A cliché-free guide to improving team dynamics

14th Sep 2017
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If you have read my writing long enough, you would know that I am not a fan of the clichés that pass for employee engagement activities in our workplaces. I firmly believe that Beer Fridays and events like “rangoli competition” and “traditional day” are just easy ways to check employee engagement and team building off the to-do list. But often, the easy, acceptable means are just that – easy and acceptable. How much they actually affect interpersonal relationships and team dynamics remains to be seen.

True change and impact comes not from quarterly and annual activities, but from behavioural changes. It takes consistent effort, not flashes in the pan.

Image: Shutterstock

Image: Shutterstock

Non-violent communication is at the heart of better team dynamics

Want better team dynamics? Make non-violent communication (NVC) the only standard to live by. But what is it exactly? According to the Center For Non Violent Communication, it is a communication style based on the historical principles of nonviolence. NVC at the workplace means being able to separate the person from the task at hand. It means reframing how we express ourselves in a way that does not threaten or put the other person on the defensive. It is the art of being assertive and demanding excellence, accuracy, and discipline without making the other person feel small or incompetent. NVC takes specifics like gender, class, background, personal traits, and individual performance out of the equation and focuses singularly on the task at hand.

For example, even a simple question asking a colleague if he/she can meet the deadline can be framed better, “What help do you need to meet the deadline?” NVC is the art of putting flexibility at the core of your demand. Simply put, it is all about saying, “will you be able to…” instead of “do this”.

Teams are made up of diverse individuals with varying degrees of IQ as well as EQ. Personal and professional insecurities thrive in the hyper-competitive environments our workplaces often present. While competition is great to raise the quality bar, it can also manifest itself in negative forms, like judgment and confrontation. NVC removes the negativity, putting the focus back singularly on getting the job done. Its objectivity takes away any tension that may root from personal insinuations.

Most importantly, NVC is about bringing conversations and issues to the forefront and dealing with them like mature, evolved, objective adults. It is not about brushing things under the carpet.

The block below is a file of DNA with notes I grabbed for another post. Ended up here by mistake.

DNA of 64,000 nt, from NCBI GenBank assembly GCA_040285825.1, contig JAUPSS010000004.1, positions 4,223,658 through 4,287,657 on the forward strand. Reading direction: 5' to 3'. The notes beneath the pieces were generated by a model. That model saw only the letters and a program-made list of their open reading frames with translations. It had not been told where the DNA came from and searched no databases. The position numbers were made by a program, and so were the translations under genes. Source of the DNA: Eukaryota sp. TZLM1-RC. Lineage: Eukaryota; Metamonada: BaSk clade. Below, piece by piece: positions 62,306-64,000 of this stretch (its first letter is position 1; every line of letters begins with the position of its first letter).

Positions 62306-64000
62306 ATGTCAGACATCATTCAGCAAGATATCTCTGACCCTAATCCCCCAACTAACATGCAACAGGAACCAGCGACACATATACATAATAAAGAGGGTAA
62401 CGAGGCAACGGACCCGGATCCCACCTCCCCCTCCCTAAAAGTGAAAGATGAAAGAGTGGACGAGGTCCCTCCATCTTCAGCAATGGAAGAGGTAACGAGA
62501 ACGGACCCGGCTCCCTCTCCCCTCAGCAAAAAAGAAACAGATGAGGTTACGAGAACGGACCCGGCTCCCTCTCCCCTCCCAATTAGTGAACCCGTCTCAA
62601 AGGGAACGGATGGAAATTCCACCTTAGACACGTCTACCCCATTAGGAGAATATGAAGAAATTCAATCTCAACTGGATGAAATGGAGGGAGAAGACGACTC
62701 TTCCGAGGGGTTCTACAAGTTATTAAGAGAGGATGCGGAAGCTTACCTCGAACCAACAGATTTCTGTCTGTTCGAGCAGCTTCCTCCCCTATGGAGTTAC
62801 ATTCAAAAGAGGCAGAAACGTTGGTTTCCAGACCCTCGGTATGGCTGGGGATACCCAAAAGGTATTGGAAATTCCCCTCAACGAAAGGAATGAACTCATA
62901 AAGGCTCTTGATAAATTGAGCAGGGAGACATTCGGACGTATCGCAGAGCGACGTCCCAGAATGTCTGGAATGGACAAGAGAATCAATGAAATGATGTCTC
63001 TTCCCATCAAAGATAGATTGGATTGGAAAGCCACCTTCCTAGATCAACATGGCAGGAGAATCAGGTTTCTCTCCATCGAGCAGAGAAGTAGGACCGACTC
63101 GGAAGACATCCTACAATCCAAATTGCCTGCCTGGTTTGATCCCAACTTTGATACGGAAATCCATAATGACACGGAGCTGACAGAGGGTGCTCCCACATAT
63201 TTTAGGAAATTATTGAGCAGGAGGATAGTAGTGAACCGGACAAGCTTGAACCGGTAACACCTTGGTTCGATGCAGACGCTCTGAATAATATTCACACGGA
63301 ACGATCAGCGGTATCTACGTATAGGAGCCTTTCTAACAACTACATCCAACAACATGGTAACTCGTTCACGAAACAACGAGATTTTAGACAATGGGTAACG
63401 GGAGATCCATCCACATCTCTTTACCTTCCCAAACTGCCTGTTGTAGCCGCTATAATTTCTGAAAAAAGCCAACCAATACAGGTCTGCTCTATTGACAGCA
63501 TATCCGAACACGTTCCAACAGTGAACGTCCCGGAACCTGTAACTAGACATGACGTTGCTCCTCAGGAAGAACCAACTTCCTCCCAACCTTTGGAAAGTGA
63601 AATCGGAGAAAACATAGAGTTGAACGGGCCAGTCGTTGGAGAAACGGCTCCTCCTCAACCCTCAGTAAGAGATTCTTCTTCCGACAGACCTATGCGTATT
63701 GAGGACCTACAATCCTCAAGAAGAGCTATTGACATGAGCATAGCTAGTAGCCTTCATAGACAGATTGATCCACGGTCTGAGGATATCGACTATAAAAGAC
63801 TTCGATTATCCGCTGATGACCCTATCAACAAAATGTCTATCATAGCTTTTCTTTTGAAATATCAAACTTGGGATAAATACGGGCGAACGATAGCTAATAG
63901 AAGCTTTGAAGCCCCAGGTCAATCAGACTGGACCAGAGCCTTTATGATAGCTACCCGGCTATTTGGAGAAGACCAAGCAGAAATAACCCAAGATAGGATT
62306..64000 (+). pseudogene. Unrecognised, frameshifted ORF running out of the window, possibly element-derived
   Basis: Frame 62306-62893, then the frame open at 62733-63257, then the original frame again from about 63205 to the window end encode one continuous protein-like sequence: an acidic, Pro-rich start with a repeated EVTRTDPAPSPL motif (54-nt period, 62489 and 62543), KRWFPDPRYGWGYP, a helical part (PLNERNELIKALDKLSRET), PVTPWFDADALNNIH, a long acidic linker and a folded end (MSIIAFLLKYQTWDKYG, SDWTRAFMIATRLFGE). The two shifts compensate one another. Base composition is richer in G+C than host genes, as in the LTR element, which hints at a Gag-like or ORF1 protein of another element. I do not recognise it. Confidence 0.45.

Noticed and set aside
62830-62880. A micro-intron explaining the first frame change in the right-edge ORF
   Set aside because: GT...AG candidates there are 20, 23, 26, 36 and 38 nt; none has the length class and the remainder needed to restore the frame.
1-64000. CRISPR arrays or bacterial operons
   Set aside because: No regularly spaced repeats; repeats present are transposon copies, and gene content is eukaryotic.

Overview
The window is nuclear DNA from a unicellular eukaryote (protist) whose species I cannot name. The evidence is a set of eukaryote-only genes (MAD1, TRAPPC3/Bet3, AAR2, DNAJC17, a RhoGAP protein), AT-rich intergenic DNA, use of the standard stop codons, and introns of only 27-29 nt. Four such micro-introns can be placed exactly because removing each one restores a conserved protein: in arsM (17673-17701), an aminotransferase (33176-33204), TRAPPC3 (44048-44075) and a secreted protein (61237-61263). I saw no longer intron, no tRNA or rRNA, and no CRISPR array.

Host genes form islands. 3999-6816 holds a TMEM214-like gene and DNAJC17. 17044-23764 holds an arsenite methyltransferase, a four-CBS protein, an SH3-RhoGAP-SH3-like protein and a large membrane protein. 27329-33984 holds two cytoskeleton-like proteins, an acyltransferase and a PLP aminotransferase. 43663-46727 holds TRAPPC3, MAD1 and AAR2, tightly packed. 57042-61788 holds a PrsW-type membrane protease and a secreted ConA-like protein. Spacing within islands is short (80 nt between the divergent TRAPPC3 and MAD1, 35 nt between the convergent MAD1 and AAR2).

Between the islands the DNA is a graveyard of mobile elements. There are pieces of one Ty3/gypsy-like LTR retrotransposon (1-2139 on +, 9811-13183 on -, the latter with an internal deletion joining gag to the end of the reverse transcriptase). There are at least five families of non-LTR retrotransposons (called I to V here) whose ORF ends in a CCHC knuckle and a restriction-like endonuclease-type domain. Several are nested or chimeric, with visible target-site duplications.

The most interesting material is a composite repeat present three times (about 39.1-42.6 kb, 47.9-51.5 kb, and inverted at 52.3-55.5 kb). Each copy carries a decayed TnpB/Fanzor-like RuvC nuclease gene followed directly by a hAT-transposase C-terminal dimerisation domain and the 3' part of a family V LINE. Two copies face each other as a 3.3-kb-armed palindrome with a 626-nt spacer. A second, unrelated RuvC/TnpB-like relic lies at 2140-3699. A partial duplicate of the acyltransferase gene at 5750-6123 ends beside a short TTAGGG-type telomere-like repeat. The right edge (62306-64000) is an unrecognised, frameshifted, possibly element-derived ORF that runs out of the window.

Constant communication is the holy grail of functional teams

It is important to lay down another essential ground rule for feedback. Encourage your employees to talk to each other and give direct feedback if it impacts work, but non-violently of course. Letting negativity and interpersonal issues fester is the workplace equivalent of Pandora’s box. Once it starts and is not addressed quickly and objectively, relationships only get worse, cliques are formed, and before you know it, what could have been a simple feedback session is now a full-blown gossip fest.

As a team leader, it is also essential that you don’t take sides, not just because you want to be unbiased but also because you may not even have the complete picture.

Fun doesn’t come with a schedule

You can’t expect your flesh-and-blood employees to bond only during scheduled events and “fun hours”. It is important that teammates spend time with each other over tea breaks and lunches during work hours. It is easier and much more consistent. This is where bonds are formed, not across bays and in meeting rooms, and definitely not in the middle of a rangoli competition. I have seen these breaks and banter threaten some leaders, but that is a behavioural aspect they must learn to deal with.

It goes without saying that frequent breaks can’t affect deadlines and quality of work. But if it doesn’t, encourage these breaks and the banter that comes with them – it brings people closer. Besides, friends are known to better have each other’s backs, fill in for each other if need be, and collaborate better – crucial signs of positive, healthy interpersonal relationships in your team.

Of course, corporate norms like annual offsites and quarterly lunches and potlucks are not going away any time soon. But as team managers as well as individuals, it is important to remember that positive team dynamics take more consistent effort. Be mindful of them in every interaction and make them a shared goal if you truly want a high performing, close-knit team.

Read Also: Managing team dynamics with the underdogs, misfits, and rockstars

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